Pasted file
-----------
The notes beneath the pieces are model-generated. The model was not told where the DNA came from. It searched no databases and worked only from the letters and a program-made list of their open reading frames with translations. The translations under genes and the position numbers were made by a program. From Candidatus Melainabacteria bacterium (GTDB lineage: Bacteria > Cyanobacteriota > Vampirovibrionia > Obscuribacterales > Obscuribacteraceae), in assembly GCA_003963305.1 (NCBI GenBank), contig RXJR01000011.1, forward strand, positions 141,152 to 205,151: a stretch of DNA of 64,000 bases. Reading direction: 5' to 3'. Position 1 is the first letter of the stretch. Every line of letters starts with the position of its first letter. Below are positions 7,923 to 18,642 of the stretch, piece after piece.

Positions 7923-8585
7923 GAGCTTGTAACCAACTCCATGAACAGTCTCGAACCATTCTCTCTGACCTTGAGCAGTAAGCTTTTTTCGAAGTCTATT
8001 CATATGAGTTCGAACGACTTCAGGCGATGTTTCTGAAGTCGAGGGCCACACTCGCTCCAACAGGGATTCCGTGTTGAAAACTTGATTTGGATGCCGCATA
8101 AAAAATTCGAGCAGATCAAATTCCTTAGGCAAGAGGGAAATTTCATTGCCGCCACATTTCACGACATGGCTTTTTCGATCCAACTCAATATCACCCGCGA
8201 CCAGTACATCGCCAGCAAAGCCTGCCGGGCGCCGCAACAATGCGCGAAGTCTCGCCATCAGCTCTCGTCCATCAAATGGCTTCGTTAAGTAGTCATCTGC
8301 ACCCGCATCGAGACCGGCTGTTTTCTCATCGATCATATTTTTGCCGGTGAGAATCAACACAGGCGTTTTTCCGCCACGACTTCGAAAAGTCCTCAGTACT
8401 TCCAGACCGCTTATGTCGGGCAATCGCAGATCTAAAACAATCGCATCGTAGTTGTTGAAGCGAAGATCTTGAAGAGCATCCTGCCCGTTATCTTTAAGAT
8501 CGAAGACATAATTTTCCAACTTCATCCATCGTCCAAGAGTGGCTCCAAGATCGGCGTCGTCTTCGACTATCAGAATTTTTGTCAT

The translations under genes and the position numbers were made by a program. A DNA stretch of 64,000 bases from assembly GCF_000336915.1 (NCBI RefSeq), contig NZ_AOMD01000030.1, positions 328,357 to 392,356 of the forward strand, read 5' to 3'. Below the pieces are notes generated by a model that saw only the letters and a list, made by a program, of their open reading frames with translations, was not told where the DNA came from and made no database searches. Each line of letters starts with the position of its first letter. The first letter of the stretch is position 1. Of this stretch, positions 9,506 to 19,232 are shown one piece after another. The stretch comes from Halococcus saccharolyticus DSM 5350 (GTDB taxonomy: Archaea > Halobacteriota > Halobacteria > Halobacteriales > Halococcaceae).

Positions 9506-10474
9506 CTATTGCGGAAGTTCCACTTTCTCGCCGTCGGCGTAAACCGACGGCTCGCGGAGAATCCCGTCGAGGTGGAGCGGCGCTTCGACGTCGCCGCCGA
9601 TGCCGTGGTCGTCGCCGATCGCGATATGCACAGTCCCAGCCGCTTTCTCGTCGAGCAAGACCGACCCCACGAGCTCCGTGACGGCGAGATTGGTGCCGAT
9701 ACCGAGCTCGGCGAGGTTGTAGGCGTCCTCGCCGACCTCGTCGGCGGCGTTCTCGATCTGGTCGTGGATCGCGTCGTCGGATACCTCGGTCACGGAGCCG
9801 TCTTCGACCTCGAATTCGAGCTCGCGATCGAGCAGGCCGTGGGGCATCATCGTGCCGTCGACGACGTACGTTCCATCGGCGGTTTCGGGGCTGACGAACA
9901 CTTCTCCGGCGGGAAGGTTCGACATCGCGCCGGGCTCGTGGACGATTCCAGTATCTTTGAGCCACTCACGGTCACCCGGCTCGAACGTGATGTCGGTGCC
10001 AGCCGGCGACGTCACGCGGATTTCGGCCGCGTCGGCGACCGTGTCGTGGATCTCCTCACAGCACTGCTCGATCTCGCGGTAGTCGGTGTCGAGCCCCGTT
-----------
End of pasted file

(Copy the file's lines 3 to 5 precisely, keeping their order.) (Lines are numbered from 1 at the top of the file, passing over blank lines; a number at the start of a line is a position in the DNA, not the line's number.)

7923 GAGCTTGTAACCAACTCCATGAACAGTCTCGAACCATTCTCTCTGACCTTGAGCAGTAAGCTTTTTTCGAAGTCTATT
8001 CATATGAGTTCGAACGACTTCAGGCGATGTTTCTGAAGTCGAGGGCCACACTCGCTCCAACAGGGATTCCGTGTTGAAAACTTGATTTGGATGCCGCATA
8101 AAAAATTCGAGCAGATCAAATTCCTTAGGCAAGAGGGAAATTTCATTGCCGCCACATTTCACGACATGGCTTTTTCGATCCAACTCAATATCACCCGCGA